Psychological Pricing Biases can affect optimal pricing decisions. Example: Airline snacks In 2008, some airlines began charging for snacks It seems like a good idea because those who value an in- flight snack could buy one and those who didn’t didn’t have to buy. Many passengers, though, viewed the change negatively and changed airlines as a result. Research in the field of behavioral economics says that this reaction was predictable using “prospect theory” The way a decision is framed matters a great deal to the decisions that consumers make, i.e. consumers feel losses more than gains – so decisions should be framed in such a way to highlight a gain not the loss of an in-flight snacks.
Psychological pricing (cont.) Consumers are also very sensitive to fairness. Many retailers make deliberate pricing decisions so as not to appear unfair Home Depot didn’t raise prices after Katrina, though demand did increase; hardware stores don’t increase the price on snow shovels following a big winter blizzard In 2008, when gas prices rose to meet consumer demand, many US citizens were outraged and heavily criticized oil companies for profiting “unfairly.” To avoid looking unfair, companies must come up with creative solutions. In the music industry, performers set concert ticket prices below the market price. People buy up the low priced tickets and sell them on secondary markets, which consumers don’t subject to rules of fairness. Often, artists also sell tickets on secondary sites, sharing in the profits but avoiding the label of “unfair”
Alternate intro anecdote American Airlines pioneered the development of sophisticated reservation management systems, launching SABRE in 1968 Without overbooking practices like those instituted through SABRE, AA estimates that 15% of the seats on sold out flights would be unused. This overbooking process was the first element in developing a “yield management” system. With additional industry changes in the 1970’s, AA moved to develop a yield management system with the goal of "selling the right seat to the right customer at the right time."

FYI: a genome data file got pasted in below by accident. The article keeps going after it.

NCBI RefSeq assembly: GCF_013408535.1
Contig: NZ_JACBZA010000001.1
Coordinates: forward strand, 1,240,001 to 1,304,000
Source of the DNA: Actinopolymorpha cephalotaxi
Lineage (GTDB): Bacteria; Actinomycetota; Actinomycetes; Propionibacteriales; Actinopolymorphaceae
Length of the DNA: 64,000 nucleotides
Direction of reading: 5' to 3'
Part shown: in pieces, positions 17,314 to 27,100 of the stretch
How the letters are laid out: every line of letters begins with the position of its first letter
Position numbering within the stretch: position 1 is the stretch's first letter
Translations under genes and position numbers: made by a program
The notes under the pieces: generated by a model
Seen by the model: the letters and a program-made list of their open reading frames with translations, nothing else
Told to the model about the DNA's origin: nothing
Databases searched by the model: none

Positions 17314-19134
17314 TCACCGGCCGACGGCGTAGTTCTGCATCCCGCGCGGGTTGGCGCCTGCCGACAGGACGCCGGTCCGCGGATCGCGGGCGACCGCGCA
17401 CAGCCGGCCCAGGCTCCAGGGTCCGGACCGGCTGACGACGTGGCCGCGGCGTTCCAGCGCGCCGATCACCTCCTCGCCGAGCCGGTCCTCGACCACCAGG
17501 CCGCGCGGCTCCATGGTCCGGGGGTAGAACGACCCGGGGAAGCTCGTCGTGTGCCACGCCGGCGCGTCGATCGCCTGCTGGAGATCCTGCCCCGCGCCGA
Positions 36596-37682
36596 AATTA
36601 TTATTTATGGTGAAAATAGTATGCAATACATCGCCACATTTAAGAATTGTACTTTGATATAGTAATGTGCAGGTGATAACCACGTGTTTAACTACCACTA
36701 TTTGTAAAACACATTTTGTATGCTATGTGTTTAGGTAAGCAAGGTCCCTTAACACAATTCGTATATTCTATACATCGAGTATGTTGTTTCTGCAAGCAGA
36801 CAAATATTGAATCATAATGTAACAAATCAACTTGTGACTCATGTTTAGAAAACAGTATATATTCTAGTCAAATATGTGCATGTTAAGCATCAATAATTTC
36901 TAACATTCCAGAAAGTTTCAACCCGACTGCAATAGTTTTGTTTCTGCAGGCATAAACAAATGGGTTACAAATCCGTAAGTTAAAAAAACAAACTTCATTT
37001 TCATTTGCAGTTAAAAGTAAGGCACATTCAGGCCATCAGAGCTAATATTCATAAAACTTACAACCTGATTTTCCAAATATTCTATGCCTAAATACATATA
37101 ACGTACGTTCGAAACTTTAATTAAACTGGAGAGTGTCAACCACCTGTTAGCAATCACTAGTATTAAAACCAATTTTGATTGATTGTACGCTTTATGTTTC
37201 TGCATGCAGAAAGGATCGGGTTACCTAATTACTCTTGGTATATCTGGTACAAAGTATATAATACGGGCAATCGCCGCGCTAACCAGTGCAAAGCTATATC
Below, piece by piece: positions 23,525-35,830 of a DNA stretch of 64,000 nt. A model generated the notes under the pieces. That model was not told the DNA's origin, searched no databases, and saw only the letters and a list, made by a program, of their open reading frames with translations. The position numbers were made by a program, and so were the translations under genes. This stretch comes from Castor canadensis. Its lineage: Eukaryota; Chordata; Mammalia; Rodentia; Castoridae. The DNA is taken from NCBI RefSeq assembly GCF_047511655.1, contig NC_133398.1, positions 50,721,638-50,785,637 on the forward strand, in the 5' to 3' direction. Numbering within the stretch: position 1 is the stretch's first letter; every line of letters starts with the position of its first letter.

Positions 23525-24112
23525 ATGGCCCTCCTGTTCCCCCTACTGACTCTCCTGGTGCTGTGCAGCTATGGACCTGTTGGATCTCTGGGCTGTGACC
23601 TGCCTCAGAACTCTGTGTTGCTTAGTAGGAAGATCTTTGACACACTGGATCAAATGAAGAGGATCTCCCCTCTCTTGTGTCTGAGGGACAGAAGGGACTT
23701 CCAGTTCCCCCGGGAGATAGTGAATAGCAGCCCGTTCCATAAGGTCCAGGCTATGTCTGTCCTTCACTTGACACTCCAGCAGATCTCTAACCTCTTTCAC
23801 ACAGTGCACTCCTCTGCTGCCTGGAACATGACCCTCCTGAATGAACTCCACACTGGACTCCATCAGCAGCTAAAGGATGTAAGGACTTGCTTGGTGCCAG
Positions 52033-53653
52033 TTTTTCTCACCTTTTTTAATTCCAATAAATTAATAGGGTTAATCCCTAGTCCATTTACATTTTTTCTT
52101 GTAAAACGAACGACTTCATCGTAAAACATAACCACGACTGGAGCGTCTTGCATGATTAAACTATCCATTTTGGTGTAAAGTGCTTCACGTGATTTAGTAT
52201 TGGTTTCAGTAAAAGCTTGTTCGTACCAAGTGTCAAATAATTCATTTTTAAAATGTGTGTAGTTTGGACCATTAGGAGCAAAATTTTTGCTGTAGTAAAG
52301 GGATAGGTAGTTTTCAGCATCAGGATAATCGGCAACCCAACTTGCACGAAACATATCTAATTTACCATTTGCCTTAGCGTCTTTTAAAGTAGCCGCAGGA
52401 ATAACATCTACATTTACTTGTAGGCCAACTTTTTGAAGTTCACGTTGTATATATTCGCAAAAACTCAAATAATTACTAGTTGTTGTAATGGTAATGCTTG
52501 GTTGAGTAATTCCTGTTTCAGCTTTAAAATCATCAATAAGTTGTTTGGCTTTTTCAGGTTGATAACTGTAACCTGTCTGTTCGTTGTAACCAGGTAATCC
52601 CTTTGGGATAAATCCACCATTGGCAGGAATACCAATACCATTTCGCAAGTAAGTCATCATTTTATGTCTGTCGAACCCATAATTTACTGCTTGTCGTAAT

Alternate intro anecdote (cont.) The yield management system helps determine How many seats to allocate initially to each fare category How to dynamically adjust this allocation as reservations come in and the date of the flight approaches. Accurate forecast of demand and cancellations are critical The complexity of the problem eventually led to the development in 1988 of an automated system for yield management, DINAMO. The system's net impact was estimated be $1.4 billion in additional revenues over a three year period.
Another pricing anecdote Las Vegas Casinos Offer both hotel rooms and gaming Prices on rooms are often set at “sub-optimal” levels Casinos plan to more than make up for the room profit shortfall with gaming profits Similar to grocery store loss leader concept Get people in the door Goal is to maximize total profit, not individual product profit
18 1. Introduction: What this book is about 2. The one lesson of business 3. Benefits, costs and decisions 4. Extent (how much) decisions 5. Investment decisions: Look ahead and reason back 6. Simple pricing 7. Economies of scale and scope 8. Understanding markets and industry changes 9. Relationships between industries: The forces moving us towards long-run equilibrium 10. Strategy, the quest to slow profit erosion 11. Using supply and demand: Trade, bubbles, market making 12. More realistic and complex pricing 13. Direct price discrimination 14. Indirect price discrimination 15. Strategic games 16. Bargaining 17. Making decisions with uncertainty 18. Auctions 19. The problem of adverse selection 20. The problem of moral hazard 21. Getting employees to work in the best interests of the firm 22. Getting divisions to work in the best interests of the firm 23. Managing vertical relationships 24. You be the consultant EPILOG: Can those who teach, do? Managerial Economics - Table of contents